Cover

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Title Page, Copyright Page

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pp. i-vi

Contents

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pp. vii-viii

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Preface

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pp. xi-xiv

In an effort to highlight the importance of Tanzania’s national independence to world history, I present a chronological and thematically based narrative that focuses on the parallel and conflicting visions of liberation and solidarity that came out of varied encounters and collaborative projects between black radical activists/organizations and Tanzanian one-party state institutions. What kinds of strategies did diaspora political actors employ in carving out and defining a collective role in Tanzania’s nationalist project? What was the nature of the response...

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Introduction

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pp. 1-14

In an article that appeared in his independently published journal, The Crusader, Robert F. Williams, an African American political exile, wrote about his unforgettable 1,5 00-mile motorcycle journey from Dar es Salaam, Tanzania, to the border of Zambia and back in May 1968. Titled “African Safari: Hells Run on a Motorcycle,” a reference to the country’s most notorious highway, Williams reflects on his “grueling act of daring.” Through daylight and darkness he rode past...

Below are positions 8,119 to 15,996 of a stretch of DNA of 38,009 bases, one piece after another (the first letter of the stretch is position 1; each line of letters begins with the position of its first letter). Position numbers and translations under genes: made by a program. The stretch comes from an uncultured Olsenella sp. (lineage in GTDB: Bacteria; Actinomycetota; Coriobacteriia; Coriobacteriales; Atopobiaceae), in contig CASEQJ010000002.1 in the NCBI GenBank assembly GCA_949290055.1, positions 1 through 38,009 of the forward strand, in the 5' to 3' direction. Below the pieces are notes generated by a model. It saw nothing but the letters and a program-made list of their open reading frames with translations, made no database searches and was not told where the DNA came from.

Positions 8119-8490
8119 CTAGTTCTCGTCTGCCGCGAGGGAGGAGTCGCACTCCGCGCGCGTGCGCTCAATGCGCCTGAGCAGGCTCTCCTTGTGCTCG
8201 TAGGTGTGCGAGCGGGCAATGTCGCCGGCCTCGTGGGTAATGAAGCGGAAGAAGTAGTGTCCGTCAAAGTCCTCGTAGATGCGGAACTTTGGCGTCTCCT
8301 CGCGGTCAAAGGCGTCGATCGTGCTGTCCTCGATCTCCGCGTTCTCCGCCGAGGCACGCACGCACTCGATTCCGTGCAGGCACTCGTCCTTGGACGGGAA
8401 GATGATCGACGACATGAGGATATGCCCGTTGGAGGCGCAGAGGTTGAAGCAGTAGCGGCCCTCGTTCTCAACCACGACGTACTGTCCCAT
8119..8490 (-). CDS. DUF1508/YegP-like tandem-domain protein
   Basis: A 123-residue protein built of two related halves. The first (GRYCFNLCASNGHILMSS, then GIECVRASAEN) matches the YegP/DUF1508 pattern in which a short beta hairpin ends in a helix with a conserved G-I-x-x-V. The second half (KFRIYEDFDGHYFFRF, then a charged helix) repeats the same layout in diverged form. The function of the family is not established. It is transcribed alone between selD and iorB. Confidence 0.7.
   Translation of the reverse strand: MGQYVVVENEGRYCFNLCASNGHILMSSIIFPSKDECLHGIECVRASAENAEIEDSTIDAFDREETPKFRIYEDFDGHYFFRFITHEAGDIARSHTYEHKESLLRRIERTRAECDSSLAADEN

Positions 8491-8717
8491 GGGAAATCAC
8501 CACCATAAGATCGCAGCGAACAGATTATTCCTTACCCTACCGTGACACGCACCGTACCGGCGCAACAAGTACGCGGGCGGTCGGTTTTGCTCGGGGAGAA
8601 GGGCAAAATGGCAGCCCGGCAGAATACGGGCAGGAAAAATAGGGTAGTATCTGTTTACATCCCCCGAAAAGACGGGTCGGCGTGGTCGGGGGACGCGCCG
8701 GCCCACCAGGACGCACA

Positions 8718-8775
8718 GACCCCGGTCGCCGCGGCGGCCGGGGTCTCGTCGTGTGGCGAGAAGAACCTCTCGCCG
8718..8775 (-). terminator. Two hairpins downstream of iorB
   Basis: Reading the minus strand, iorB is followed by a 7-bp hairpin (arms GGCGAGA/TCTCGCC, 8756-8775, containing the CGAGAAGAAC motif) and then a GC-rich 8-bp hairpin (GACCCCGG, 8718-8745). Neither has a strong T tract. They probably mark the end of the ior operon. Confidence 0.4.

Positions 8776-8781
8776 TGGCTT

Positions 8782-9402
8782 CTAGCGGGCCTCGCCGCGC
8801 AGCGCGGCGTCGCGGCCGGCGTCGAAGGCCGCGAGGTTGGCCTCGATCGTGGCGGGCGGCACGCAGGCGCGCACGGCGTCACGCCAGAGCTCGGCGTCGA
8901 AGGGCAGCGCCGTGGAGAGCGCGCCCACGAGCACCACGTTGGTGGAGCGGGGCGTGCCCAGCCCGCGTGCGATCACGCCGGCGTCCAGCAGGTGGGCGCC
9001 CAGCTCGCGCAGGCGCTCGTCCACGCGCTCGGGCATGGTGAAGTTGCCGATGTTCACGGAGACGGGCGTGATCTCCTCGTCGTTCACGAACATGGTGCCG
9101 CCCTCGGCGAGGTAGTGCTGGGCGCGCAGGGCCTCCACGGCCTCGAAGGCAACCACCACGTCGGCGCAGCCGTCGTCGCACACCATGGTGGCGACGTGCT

Abbreviations

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pp. 15-16

Part 1: Encounters

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pp. 17-18

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Chapter 1. Malcolm X, A. M. Babu, and the Seeds of Solidarity

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pp. 19-42

The speed with which the dismantling of colonialism occurred in Africa was cause for celebration among African Americans. Between 1957 and 1963, approximately twenty-six independent nations in Africa came into being.1 For African Americans eager to identify and connect with African states and their leaders sympathetic to and supportive of their struggle for racial justice, Tanzanian President Nyerere’s pro–civil rights and pan-Africanist positions put...

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Chapter 2. Growth and Conflict in SNCC-Tanzania Relations

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pp. 43-72

Malcolm X’s assassination left many African Americans shaken, confused, and angry. Among those significantly wounded by his death were the young black organizers of the Student Nonviolent Coordinating Committee (SNCC, pronounced “snick”). Founded in 1960 after students in Greensboro, North Carolina, initiated a nationwide sit-in movement against racial segregation, SNCC emerged to channel that energy, spirit, and courage exhibited by the nation’s young people into grassroots community organizing and nonviolent direct action...

Part 2: Doings